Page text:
The reason I ask is that it seemed to me as if Qarlon presented a challenge to your placement of Hugor, in that you felt that Hugor had to precede the Andal invasion, and yet Hugor was said to have ruled all of Andalos. Hence, since Qarlon still battled petty Andal kings, you felt that he must have preceded Hugor, thus pushing the Andal migration forward in time to whenever Hugor finally arrived.

I don't read it that way. Hugor clearly predated Qarlon - if Hugor ever really existed, that is. It almost seems to me as if Qarlon ruled the remnants of the Andal tribes, after their best and brightest had already departed for Westeros. Thus, he scraped together the most powerful post-Hugor Andal civilization, largely based around Lorath and its surroundings. But he still was not able to match the size of the former united realm of Hugor, if Hugor really existed, as I mentioned above.

So if you can accept that Hugor preceded Qarlon, and did not in fact follow him, then the timeline makes much more sense. Then Qarlon is no longer a marker for the commencement of the Andal migration. And the Andal invasion can be comfortably placed around 3000 years ago. With Qarlon briefly trying to revive the former glories of Hugor's kingdom with the remnant Andals that still remained in Essos 1300 years later.

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The time line seems to be that the Andals came from the Axe, carved out Andalos and other realms (being a migratory people), and then later took the Lorathi isles from the hairy men coming from Andalos. Hugor could either have been an ancient and legendary first King of Andalos or a successor of Qarlon - the king who first united all the Andals.



Qarlon is confirmed to have fought against other petty kings in Andalos, suggesting that the Andals were still living and thriving there - which means there wouldn't have been a Valyrian Pentos there yet, either.


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I don't agree with all but this one is really absurd. Why on earth should they invent LC's?

Ask the Scandinavians. The numbers behind their kings' names are XX+, despite only five or six of this name having lived. The others were made up.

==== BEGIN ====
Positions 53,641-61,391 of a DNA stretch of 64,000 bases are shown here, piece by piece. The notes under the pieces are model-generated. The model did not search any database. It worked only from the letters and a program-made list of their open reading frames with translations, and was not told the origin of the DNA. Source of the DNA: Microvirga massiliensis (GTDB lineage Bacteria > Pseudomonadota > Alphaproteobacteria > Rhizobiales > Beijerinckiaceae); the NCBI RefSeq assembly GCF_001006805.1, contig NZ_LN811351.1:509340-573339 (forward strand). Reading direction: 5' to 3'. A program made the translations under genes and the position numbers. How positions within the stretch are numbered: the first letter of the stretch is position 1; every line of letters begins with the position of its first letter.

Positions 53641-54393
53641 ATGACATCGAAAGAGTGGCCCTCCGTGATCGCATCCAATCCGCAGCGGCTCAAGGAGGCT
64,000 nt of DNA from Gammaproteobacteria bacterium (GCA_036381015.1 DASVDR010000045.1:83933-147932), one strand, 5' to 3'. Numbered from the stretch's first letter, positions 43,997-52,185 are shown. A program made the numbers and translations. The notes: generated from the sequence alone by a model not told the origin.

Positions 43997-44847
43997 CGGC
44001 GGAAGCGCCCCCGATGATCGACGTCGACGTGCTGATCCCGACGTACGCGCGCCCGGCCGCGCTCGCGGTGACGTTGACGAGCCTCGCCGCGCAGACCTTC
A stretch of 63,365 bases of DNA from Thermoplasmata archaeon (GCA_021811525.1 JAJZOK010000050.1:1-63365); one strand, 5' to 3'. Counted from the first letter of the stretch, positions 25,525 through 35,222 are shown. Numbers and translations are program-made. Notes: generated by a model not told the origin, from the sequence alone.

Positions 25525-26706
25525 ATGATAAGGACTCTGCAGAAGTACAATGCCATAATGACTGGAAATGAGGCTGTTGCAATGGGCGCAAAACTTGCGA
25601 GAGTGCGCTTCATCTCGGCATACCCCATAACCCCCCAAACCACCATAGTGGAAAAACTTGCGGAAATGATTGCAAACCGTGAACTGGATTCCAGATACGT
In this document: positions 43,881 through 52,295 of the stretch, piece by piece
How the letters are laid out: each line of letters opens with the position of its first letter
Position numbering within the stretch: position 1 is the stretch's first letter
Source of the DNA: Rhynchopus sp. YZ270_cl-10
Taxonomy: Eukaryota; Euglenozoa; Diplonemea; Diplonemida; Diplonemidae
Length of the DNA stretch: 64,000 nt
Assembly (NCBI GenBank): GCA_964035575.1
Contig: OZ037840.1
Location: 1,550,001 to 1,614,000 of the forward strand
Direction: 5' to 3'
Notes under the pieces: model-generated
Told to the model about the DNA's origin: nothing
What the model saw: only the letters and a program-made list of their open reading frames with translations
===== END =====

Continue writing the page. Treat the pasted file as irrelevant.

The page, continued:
Or ask Shakespeare. King Lear (among others) was assumed to be a historical figure.

Or ask the Hittites. A list of kings stretching back 200,000 years, longer than homo sapiens exists, despite their realm being just a couple centuries old.

Just some examples. Literally every single culture on Earth did something like that.

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Ask the Scandinavians. The numbers behind their kings' names are XX+, despite only five or six of this name having lived. The others were made up.

Or ask Shakespeare. King Lear (among others) was assumed to be a historical figure.

Or ask the Hittites. A list of kings stretching back 200,000 years, longer than homo sapiens exists, despite their realm being just a couple centuries old.

Just some examples. Literally every single culture on Earth did something like that.

I don't think George knows or cares these. I don't think in his fictional universe, he has such plans. I don't think such a twisted history serves any purpose in the story. This is not real history. This is fiction.

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The time line seems to be that the Andals came from the Axe, carved out Andalos and other realms (being a migratory people), and then later took the Lorathi isles from the hairy men coming from Andalos. Hugor could either have been an ancient and legendary first King of Andalos or a successor of Qarlon - the king who first united all the Andals.

Qarlon is confirmed to have fought against other petty kings in Andalos, suggesting that the Andals were still living and thriving there - which means there wouldn't have been a Valyrian Pentos there yet, either.

No, it does not mean this in any way.

Soon each island had its own king, whilst the largest boasted four. Ever a quarrelsome people, the Andals spent the next thousand years warring one upon the other, but at last a warrior styling himself Qarlon the Great brought all the islands under his sway. The histories, such as they are, claim he raised a great wooden keep at the center of Lorassyon's vast, haunted maze and decorated his halls with the heads of his slain foes.